Tomoya Hosoda, a 25 year-old medicine graduate, is the first trans man to be elected into public office in Japan.
He has been elected as a councillor for the city of Iruma, in the region of Kanto, by winning 21 out of 22 seats.
Hosoda is not the first trans politician to be elected in Japan. In 2003, Kamikawa Aya was the trans woman who was elected as a municipal official in Tokyo. As for the global state of affairs, New Zealand was the first country to have a trans member in its parliament elected in 1999, Georgina Beyer.
Hosoda is a very accomplished man. In just 25 he has finished his studies in medical sciences at the Teikyo University, during which he also came out as trans, and he has also been active for a while in the political world. While he was studying he also worked to lower STI rates in Japan, raise visibility of trans issues and, from his position, he wishes to advocate for the rights of LGBTQ, elderly and disabled people. This is what he told Stonewall Japan, an LGBTQ support organization in Japan.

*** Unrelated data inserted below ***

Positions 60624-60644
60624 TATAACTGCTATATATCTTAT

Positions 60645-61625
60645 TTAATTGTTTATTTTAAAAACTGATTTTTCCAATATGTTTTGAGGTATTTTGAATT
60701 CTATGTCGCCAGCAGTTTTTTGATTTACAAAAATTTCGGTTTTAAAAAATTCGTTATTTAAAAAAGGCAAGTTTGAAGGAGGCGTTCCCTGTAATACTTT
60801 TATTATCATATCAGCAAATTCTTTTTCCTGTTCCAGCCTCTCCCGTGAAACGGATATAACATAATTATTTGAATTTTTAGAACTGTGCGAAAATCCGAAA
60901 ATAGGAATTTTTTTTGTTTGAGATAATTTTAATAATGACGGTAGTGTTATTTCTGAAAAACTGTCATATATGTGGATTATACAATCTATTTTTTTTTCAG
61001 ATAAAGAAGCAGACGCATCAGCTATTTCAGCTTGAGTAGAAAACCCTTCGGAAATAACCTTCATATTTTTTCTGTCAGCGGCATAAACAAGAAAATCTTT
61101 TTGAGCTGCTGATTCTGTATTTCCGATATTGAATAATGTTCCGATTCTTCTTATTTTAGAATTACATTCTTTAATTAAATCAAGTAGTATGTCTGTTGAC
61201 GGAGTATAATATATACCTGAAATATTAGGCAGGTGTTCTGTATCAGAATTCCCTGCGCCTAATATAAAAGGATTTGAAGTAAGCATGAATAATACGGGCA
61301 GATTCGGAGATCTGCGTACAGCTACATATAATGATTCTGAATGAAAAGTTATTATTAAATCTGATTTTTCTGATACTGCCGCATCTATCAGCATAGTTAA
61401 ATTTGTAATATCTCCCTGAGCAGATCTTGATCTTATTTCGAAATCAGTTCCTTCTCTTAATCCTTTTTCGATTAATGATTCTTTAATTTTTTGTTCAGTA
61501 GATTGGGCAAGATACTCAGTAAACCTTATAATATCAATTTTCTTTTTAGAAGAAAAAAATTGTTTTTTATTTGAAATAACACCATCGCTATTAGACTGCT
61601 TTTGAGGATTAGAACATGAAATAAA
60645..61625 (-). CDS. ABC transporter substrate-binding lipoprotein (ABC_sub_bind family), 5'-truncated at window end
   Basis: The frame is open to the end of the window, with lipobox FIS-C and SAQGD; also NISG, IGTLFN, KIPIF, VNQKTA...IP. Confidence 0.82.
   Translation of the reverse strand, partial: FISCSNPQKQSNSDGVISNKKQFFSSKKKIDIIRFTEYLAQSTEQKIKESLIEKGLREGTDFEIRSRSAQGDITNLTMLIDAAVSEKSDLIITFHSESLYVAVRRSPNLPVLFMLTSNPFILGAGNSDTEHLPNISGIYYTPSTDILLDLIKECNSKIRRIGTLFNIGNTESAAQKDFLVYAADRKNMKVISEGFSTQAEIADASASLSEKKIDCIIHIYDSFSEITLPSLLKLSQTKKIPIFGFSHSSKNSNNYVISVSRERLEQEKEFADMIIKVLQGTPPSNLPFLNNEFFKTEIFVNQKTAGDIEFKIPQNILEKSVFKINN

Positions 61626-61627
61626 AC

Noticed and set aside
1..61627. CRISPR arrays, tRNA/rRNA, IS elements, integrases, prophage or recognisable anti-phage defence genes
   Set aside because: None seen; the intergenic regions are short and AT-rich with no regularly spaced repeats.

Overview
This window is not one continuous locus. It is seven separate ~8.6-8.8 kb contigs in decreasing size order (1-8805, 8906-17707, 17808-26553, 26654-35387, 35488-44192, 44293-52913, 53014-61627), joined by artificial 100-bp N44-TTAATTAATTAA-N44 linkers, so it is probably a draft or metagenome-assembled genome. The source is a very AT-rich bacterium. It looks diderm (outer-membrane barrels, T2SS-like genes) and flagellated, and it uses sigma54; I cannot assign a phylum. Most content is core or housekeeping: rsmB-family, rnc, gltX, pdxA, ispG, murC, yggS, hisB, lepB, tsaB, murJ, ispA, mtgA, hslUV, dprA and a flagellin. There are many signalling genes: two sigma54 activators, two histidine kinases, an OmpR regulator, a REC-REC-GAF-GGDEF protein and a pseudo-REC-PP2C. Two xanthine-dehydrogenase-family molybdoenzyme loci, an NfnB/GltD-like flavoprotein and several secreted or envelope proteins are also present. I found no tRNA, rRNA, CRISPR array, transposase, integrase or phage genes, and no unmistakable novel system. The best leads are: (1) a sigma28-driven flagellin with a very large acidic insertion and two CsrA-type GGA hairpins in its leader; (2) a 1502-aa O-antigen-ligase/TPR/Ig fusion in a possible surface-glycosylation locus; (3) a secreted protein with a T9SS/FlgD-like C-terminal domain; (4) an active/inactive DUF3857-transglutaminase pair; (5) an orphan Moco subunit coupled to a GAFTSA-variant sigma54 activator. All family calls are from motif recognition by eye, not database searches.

He also told Stonewall Japan:
Until recently, people have acted as if sexual and gender minorities do not exist,” he said. “We have many hurdles to overcome, but I hope to live up to everyone’s expectations.
For me, coming out is just the starting line. It is now time to build a foundation for the people who need to move forward. Some walls can not be overcome by one person. We have to work together, and help each other out.”
He speaks about his coming out and transition process, as well as about the election process, thanking his family and friends for their support through all of it.
My parents, friends, colleagues and old schoolmates support me. While there were so many troubles, a lot of suffering, we can move forward one step at a time.
The more we meet people, the narrow-minded way of thinking will expand.”
Hosoda says he’s received a lot of support and validation from the members of the LGBTQ community since he announced that he would run as a candidate.